"Oh it all makes so much sense now. Those sensible shoes…" Picture: New Statesman
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Exclusive: the long-awaited lesbian Peppa Pig fanfiction

Norman Lamb MP recently critisized the lack of queer representation in the hit children's TV show. But how would it work in practice?

Marriage; tick. Right to adopt; tick. Legal protection from discrimination; tick. Visibility in cartoons about twee, porcine adventures; massive cross. Last week, my niece’s favourite programme, Peppa Pig, was scrutinised by Lib Dem MP Norman Lamb (who, fittingly, sounds a bit like a character off the show himself) for its dearth of lesbian characters. And he’s absolutely right. In the fantastically popular cartoon’s entire cast of misshapen anthropomorphic freak beasts, not a single one of them is an out and proud gay.

So I’ve, frankly, done us all a favour by writing some much needed lesbianism into an episode of Peppa Pig…

***

[Insanely annoying musical intro]

Narrator with “I have a comforting formation of pixels where my penis should be” voice: Mummy Pig Tips the Velvet

Ext. the Pig household, night. An owl is hooting.

Narrator: It’s nighttime. Peppa, George and Daddy Pig are are fast asleep. But Mummy Pig is still awake…

Int. Mummy and Daddy Pig’s bedroom. Daddy Pig is snoring loudly. Mummy Pig looks cross. She nudges him.

Mummy Pig: Daddy Pig… DADDY PIG!

[Daddy Pig wakes up with a start]

Daddy Pig: SNORT. Wha – goodness me, what is the matter, Mummy Pig?

Mummy Pig: You were snoring again.

Daddy Pig: No I wasn’t. I know when I’m snoring.

[Mummy Pig closes her eyes and raises her weird pig hands in an “I give up” sort of gesture]

Mummy Pig: Daddy Pig. We need to talk.

Daddy Pig: Nighttime isn’t for talking, Mummy Pig. You’ll wake up Peppa and George.

Mummy Pig: Well, your snoring hasn’t woken them up, has it?

[Daddy Pig snorts indignantly]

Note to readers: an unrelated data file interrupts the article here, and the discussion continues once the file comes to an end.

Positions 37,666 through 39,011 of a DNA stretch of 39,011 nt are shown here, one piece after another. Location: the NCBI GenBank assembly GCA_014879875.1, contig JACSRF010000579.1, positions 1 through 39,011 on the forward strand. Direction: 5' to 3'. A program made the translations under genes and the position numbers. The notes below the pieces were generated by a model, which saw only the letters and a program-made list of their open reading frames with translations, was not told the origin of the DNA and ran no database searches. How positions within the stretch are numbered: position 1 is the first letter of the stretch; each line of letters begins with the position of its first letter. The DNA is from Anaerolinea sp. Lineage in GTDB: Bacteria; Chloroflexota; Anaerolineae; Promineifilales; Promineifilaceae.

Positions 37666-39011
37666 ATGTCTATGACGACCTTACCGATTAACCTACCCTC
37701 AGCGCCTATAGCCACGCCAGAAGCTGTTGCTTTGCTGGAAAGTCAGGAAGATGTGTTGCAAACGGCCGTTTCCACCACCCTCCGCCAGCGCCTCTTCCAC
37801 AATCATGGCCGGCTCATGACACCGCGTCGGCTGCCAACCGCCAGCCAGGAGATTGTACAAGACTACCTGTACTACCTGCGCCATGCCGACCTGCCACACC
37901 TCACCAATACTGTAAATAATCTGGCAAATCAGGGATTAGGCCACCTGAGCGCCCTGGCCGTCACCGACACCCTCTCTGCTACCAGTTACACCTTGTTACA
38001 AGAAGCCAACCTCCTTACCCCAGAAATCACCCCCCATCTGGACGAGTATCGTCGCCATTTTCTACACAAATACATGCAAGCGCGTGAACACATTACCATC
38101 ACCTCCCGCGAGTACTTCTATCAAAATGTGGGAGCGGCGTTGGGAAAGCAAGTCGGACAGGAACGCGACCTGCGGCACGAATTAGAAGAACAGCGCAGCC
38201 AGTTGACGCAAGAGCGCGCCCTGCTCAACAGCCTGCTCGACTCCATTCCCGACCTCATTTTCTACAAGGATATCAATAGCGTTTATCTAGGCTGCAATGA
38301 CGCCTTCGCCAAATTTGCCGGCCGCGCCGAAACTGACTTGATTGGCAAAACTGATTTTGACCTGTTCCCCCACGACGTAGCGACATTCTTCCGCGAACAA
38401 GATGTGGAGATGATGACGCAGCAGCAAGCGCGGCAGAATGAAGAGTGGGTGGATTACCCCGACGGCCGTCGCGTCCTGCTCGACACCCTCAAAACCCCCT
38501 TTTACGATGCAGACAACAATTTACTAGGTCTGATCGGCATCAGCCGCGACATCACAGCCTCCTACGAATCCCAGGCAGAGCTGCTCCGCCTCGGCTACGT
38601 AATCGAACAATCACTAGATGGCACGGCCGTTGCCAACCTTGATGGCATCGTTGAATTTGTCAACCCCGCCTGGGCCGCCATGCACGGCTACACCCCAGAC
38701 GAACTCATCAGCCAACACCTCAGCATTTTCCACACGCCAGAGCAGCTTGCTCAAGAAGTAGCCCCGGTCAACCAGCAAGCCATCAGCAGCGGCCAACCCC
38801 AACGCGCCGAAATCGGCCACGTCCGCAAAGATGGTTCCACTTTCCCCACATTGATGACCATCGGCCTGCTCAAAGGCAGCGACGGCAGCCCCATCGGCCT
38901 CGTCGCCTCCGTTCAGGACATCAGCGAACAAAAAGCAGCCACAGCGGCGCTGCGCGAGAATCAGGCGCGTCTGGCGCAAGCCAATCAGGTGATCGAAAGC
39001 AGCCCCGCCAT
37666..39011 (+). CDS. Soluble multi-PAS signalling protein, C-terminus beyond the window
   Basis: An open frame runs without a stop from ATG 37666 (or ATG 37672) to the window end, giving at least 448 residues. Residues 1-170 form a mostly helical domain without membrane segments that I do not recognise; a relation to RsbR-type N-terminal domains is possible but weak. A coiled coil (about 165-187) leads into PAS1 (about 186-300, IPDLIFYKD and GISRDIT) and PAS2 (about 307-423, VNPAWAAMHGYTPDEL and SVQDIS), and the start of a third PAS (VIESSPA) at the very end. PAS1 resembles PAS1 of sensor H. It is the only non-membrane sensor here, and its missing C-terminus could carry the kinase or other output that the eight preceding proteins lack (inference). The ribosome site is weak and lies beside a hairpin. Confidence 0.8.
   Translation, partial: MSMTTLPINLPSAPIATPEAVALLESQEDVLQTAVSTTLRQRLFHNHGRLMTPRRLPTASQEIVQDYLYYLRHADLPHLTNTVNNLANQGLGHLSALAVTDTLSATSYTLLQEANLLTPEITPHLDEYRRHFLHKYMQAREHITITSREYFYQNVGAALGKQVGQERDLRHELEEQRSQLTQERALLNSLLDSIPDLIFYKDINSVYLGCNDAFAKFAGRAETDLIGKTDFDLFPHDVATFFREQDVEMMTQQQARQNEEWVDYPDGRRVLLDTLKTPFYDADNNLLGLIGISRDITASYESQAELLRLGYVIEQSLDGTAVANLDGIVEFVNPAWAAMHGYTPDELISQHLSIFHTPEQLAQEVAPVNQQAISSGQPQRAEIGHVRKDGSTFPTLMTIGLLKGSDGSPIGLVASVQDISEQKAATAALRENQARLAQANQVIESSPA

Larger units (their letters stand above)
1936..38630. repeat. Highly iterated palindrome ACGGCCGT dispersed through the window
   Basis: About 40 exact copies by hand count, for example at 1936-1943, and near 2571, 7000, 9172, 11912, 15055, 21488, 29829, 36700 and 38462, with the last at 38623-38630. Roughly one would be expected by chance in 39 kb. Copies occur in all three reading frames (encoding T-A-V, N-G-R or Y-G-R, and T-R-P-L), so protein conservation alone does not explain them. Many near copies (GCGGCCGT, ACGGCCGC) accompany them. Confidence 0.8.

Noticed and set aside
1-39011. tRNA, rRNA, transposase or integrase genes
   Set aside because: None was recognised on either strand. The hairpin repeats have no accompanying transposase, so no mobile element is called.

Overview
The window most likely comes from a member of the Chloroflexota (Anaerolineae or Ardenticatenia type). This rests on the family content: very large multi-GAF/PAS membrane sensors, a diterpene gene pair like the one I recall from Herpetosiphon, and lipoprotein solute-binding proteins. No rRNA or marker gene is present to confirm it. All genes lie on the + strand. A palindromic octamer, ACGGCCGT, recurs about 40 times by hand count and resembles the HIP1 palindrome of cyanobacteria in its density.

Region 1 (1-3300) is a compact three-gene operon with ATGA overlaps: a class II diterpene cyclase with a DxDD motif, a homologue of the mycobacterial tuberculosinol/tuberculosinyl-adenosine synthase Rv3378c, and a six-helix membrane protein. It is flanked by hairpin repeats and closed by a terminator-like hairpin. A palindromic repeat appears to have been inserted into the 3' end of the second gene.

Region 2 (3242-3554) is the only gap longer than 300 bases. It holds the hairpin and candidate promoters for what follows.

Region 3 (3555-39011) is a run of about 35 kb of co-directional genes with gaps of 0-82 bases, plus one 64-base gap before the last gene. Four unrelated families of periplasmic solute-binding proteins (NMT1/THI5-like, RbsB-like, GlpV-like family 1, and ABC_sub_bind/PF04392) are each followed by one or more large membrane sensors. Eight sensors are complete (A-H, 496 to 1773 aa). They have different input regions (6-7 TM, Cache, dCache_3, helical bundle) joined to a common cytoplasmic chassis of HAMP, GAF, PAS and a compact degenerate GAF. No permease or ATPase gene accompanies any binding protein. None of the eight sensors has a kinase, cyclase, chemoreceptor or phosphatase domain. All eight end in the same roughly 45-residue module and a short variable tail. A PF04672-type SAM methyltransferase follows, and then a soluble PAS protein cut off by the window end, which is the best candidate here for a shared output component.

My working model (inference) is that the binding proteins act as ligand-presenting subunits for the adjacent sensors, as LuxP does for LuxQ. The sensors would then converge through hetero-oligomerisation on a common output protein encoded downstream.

Mummy Pig: Listen, Daddy Pig…

Daddy Pig: What?

Mummy Pig: Are you… happy?

Daddy Pig: As happy as anybody in a bizarre, post-nuclear dreamscape where everyone’s nose is on the side of their head can be. Why?

Mummy Pig: Well, I’m not.

Daddy Pig: Oh. Is it Peppa? Look, yes, we’ve raised an obnoxious little shit. But it’s not entirely our fault…

Mummy Pig: No, it’s not Peppa. Yes, she’s a nightmare and I have no idea how we managed to spawn the living Devil, but that’s beside the point. It’s you, Daddy Pig. It’s us.

Daddy Pig: What do you mean?

Mummy Pig: Daddy Pig. I love you. I love George. I even love Peppa, in a way. But I’ve been dishonest with you for a while. I’m a –

Daddy Pig: Don’t say it, Mummy Pig. Do not sit here and tell me you’re a –

Mummy Pig: Lesbian.

Daddy Pig: Sweet Jesus.

[Daddy Pig starts bawling uncontrollably]

Daddy Pig: [through tears] Oh it all makes so much sense now. Those sensible shoes…

Mummy Pig: Now hold on a sec – there’s only one type of shoe in this universe and we all wear it. You can hardly –

Daddy Pig: [ignoring her] the life-size sculpture of Gillian Anderson you bought on eBay, “for a joke”. Your completely irrational aversion to my hideous, foot-long corkscrew pig penis…

Mummy Pig: [in a soothing tone] Look, Daddy Pig…

[Daddy Pig continues to expel a stream of loud sobs, punctuated by snorts]

Daddy Pig: So is there… is there a woman?

Mummy Pig: [sighs] Yes. Donna Dolphin.

Daddy Pig: So you’re leaving me then? For a dolphin? Does she even live on land? What is this fucked up world we live in where lesbian dolphins live on land? That nuclear fallout really has done a number on us all.

Mummy Pig: We’re in love.

[Daddy Pig jumps out of bed and starts pacing, head in hands]

Mummy Pig: Daddy Pig, I know how hard this must be, but –

[Daddy Pig opens a window]

Daddy Pig: [Shouting out the window] GOOD NEWS EVERYBODY. MY WIFE IS IN LOVE WITH A DOLPHIN. A FEMALE DOLPHIN.

Mummy Pig: [furious] DADDY PIG.

[The bedroom door opens. Peppa and George enter, rubbing their eyes]

Peppa: Why are you crying, daddy? I’m scared.

George: [snort]

Daddy Pig: Children, your mother has something to tell you.

Peppa: Oh, did you tell him, Mummy? About you being a lesbinum?

[Daddy Pig’s mouth drops wide open]

Peppa: Silly daddy. Everyone knows mummy is a lesbinum. Even George worked it out. And the only word he knows is “dinosaur”.

George: Dinosaur, rawr!

[Daddy Pig silently curls into a foetal position on the floor]

Peppa: Mummy, when I grow up, can I be a lesbinum? Boys are yucky.

CREDITS

Eleanor Margolis is a freelance journalist, whose "Lez Miserable" column appears weekly on the New Statesman website.

DES WILLIE/BBC